What gets glossed over, though, in this re-appropriation of Springsteen is just how ambivalent and angry 'Born To Run' was: in this nostalgic revisiting of young Springsteen, the anger and disaffection of working-class youth has been fully romanticized. (Not to say that this is new - Springsteen has been made out to be something of a joyful rebel from three decades now. His least successful albums have invariably been those that do the most to resist optimistic listening experiences.)

For instance: 'Backstreets', a song that's as much about the abandonment that the singer feels over being left behind by his childhood friend as it is resentment over not being able to escape 'the backstreets' himself, has become something of an anthem for growing up poor and making good. The 'Terry' that he addresses is one of many gender-ambiguous characters, a curious lyrical habit that gets far too little attention and Springsteen uses to increase the anxiety. However, like most pop music gestures of defamiliarization, the music critic/fan's canonical explanation has long been that Terry is a guy and that Springsteen's first lyrical descriptor - 'friends' - should be taken at face value. Lines like 'soft infested summer', 'Valentino drag', and, of course, 'an angel on my chest/Just another tramp of hearts/Crying tears
of faithlessness' are somehow forgotten when people now take up young Springsteen.

But now that I've poked holes in the iconicity of the Boss's image, I think it's also worth noting how Springsteen eventually came to reinforce his own reception as an unproblematically straight white masculine middle-class hero.

Two brief examples: 'Born in the USA', of course, is a scathing critique of Vietnam War-era foreign policy that is overwhelmed by its anthem-rock aesthetic and totally loses its trajectory under a great synth-line and booming beat. When Bruce yells between lines in 'Born to Run', the pain is undeniable; when he screams the chorus to 'Born in the USA', the anger is easily mistaken for enthusiasm. The rhetorical shift in the titles is also important. While 1975's Springsteen is a man without a home - and since he is born to 'run', we can expect that he'll never find one - 1984's is, at the very least, willing to commit to one that he feels uneasy about.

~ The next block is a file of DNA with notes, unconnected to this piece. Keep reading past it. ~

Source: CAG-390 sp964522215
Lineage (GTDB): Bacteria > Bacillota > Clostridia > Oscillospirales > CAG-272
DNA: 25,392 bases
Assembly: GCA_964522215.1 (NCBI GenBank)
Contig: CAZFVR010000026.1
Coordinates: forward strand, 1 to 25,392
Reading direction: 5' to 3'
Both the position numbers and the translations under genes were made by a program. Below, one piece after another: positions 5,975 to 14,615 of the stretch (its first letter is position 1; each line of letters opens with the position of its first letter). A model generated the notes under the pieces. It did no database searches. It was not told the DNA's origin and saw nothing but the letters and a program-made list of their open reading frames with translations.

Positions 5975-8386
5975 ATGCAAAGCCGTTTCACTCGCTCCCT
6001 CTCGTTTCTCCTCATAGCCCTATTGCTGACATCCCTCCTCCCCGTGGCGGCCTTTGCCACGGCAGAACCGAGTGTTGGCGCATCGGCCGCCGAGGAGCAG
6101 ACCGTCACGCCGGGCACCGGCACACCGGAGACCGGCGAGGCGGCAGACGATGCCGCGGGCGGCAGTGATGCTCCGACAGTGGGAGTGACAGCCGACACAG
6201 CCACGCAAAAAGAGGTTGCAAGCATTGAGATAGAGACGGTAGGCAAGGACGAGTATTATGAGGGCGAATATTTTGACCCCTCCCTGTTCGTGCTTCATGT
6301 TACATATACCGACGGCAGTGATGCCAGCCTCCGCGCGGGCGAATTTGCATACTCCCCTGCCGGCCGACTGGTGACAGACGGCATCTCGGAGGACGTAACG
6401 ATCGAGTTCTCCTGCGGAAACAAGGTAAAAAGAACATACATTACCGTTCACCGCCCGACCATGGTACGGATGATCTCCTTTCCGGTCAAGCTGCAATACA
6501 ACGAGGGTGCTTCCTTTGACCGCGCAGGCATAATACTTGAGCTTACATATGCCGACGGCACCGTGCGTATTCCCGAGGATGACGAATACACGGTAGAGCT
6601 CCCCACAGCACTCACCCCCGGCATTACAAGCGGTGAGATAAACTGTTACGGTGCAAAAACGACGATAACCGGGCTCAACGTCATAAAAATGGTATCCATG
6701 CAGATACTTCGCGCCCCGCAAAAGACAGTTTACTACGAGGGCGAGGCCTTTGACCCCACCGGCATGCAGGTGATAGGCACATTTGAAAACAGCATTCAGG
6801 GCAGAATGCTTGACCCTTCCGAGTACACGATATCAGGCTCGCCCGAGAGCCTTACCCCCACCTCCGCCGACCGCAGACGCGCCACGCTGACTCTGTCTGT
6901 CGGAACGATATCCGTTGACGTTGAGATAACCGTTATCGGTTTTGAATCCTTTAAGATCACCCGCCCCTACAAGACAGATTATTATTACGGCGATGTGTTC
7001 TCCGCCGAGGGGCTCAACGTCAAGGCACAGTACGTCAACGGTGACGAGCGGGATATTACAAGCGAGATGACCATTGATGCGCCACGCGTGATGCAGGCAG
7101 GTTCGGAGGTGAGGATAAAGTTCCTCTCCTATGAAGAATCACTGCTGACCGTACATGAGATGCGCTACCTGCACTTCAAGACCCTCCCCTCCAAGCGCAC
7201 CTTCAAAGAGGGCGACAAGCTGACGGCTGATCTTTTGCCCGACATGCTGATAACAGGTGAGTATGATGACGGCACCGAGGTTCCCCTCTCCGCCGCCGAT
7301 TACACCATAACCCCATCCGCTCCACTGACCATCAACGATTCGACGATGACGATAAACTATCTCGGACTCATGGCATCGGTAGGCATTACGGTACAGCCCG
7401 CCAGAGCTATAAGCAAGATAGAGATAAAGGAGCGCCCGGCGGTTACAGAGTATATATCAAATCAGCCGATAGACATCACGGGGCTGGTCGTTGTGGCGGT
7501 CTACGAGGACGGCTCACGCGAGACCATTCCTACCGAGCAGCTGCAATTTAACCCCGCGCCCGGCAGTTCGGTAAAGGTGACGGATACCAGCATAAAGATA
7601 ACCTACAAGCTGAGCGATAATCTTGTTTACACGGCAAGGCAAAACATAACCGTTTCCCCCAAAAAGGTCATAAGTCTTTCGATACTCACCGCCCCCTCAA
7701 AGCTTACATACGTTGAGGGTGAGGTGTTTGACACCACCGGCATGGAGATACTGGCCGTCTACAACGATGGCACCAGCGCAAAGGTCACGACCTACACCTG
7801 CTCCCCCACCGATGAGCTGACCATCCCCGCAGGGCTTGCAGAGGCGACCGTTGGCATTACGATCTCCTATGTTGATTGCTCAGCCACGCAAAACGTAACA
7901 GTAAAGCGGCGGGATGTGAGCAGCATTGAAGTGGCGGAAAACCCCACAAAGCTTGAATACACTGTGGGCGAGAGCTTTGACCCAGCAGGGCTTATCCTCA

This movement meets its completion in the final song of the '84 album, 'My Hometown', and it's here that Springsteen embraces his folk hero status with little reservation. Though a lot of his lyrical content is the same, his voice is curiously distanced and the song's ending, while hinting at a cylical narrative and so potentially disruptive of a happy ending, seems bizarrely optimistic in its soft and wistful delivery. Where the first song growled angrily about racism, Springsteen sounds almost nostalgic for it in the final one. Or, perhaps, defeated. Fashioned by the media to be somehow emblematic of an American identity category that he himself resisted and criticized, Springsteen relents at the close of the song. Through repetition, 'Your hometown' comes to be less about the characters in the narrative and more of a universalizing gesture that links Springsteen and his listeners. Without a 'Terry' to disrupt an easy identification, the fan and the Boss become interchangeable subject positions and Springsteen allows himself to be the universal subject that people always wanted him to be. 'Born in the USA', remember, was used by Reagan to campaign for the presidency later that year. In this light, it's no wonder that people can forget how 'Born To Run' was a big "fuck you".